Phoenix Mars Lander finds surprises about red planet's watery past

Sep 09, 2010 By Daniel Stolte
This is the Thermal and Evolved Gas Analyzer, or TEGA, in action on the surface of Mars. An open door has received a sample of Martian dirt delivered by the robotic arm scoop while a closed set of doors next to it is awaiting its sample delivery. In the foreground, a corner of the box housing the mass spectrometer used to analyze the Martian atmosphere for this study is visible. Credit: Courtesy of W. Boynton/University of Arizona

(PhysOrg.com) -- Liquid water has interacted with the Martian surface throughout Mars' history, measurements by NASA's Phoenix Mars Lander suggest.

The findings, published in the Sept. 10 issue of the journal Science, also suggest that liquid water has primarily existed at temperatures near freezing, implying hydrothermal systems similar to Yellowstone's hot springs on Earth have been rare on throughout its history.

These surprising results come from measurements Phoenix made in 2008 of of carbon and oxygen in the carbon dioxide of the . Isotopes are variants of the same element with a different number of neutrons, such as carbon-12, with six neutrons, and the rarer carbon-13, with seven.

Unprecedented precision in determining the ratios of isotopes in Martian carbon dioxide sheds new light on the history of water and volcanic activity on the surface of Mars.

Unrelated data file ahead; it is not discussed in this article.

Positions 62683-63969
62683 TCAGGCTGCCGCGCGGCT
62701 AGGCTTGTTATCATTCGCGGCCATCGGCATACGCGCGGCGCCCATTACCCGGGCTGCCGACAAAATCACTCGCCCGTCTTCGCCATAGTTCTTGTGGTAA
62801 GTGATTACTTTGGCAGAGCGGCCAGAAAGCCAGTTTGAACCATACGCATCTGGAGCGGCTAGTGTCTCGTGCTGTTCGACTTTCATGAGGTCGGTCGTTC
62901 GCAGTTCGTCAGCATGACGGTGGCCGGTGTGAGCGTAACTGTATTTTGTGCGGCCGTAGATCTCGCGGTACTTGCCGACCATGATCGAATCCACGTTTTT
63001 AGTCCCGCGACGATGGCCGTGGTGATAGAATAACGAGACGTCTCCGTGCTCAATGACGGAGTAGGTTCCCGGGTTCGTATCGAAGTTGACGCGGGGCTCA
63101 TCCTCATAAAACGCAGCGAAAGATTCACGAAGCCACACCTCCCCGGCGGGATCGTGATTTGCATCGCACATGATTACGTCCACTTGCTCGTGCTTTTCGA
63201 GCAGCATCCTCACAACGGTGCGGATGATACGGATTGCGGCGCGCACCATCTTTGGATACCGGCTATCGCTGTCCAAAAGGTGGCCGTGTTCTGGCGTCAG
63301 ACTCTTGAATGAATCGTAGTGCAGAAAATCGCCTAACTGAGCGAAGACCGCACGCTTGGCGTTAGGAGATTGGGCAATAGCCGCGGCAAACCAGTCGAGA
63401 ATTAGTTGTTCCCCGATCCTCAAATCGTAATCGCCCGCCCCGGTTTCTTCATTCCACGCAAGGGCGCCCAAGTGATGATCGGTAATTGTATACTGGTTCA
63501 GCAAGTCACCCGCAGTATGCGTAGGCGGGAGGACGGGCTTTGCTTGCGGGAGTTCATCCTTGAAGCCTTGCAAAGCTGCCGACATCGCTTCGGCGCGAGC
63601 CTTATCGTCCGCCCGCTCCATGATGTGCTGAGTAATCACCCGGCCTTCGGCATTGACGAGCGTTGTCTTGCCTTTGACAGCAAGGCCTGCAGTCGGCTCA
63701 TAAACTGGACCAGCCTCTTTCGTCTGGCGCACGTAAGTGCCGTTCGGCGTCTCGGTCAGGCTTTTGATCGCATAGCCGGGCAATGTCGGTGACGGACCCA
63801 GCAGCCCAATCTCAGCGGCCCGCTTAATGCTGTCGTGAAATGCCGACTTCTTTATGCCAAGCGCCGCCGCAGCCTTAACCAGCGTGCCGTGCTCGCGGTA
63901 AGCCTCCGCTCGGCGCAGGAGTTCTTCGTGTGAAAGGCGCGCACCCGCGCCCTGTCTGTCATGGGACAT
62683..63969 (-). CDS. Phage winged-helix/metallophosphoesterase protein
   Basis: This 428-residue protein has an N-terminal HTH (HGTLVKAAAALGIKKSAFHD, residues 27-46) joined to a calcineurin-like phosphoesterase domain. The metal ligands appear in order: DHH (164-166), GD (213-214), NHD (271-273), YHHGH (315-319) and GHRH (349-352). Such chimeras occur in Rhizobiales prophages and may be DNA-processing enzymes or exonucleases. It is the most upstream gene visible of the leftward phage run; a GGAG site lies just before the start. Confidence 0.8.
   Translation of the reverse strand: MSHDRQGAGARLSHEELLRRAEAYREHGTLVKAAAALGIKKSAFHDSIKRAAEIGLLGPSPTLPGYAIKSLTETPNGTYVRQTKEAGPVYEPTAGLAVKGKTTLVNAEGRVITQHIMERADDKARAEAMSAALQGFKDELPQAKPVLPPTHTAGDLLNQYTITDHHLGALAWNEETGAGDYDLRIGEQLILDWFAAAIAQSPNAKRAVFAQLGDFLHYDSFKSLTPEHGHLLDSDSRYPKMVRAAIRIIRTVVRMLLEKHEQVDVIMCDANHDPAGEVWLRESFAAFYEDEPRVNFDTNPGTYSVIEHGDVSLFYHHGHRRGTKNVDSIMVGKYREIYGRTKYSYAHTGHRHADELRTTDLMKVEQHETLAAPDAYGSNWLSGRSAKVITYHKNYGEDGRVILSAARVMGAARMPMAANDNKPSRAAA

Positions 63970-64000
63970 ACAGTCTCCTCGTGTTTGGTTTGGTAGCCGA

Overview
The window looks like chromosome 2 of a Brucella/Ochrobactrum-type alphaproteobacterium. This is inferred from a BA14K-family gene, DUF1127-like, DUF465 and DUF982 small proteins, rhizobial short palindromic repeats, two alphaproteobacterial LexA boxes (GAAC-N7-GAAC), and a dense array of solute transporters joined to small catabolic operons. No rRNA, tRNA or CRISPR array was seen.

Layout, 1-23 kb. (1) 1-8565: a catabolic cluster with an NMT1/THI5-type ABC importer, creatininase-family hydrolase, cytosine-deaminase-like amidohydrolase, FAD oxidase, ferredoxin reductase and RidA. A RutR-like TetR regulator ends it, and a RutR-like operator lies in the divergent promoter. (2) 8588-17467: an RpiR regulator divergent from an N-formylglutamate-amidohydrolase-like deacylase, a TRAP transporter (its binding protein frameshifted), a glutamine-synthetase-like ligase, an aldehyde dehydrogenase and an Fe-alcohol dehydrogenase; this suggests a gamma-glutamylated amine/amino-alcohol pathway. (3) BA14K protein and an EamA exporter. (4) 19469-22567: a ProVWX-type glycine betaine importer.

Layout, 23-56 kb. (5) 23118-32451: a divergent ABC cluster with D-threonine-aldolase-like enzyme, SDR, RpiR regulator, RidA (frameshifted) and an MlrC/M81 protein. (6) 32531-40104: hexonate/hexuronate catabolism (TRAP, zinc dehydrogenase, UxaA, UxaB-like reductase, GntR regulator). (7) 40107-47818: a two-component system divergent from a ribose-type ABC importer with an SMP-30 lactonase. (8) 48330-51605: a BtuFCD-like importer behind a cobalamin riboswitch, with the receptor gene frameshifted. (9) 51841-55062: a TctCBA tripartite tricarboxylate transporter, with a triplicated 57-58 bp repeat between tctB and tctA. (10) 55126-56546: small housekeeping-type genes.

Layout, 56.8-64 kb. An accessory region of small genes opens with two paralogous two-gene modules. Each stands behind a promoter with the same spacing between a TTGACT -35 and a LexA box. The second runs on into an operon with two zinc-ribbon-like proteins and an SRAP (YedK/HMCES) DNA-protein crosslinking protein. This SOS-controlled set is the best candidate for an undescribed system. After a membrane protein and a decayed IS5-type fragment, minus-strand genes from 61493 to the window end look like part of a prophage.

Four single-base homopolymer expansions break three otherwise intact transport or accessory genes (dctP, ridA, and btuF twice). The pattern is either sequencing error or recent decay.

The measurements were performed by the Evolved Gas Analyzer on Phoenix, part of the lander's Thermal and Evolved Gas Analyzer, or TEGA, an instrument designed and built at the University of Arizona. TEGA's was capable of a more accurate analysis of carbon dioxide than the ones on NASA's Viking landers in the 1970s, the only other such instruments that have returned results on from Mars.

"We use the TEGA instrument as a crime scene investigator," said William V. Boynton, a professor at the Lunar and Planetary Lab in the UA's department of planetary sciences. "Like a , isotopes tell us what process is responsible for making the material we are studying." Boynton, who heads the group that built the TEGA instrument, co-authored the Science paper.

Carbon dioxide makes up about 95 percent of the Martian atmosphere. NASA's Mars Exploration Program has put a high priority on learning more about the isotope ratios in Martian carbon dioxide to supplement the information from Viking and from analysis of meteorites that have reached Earth from Mars.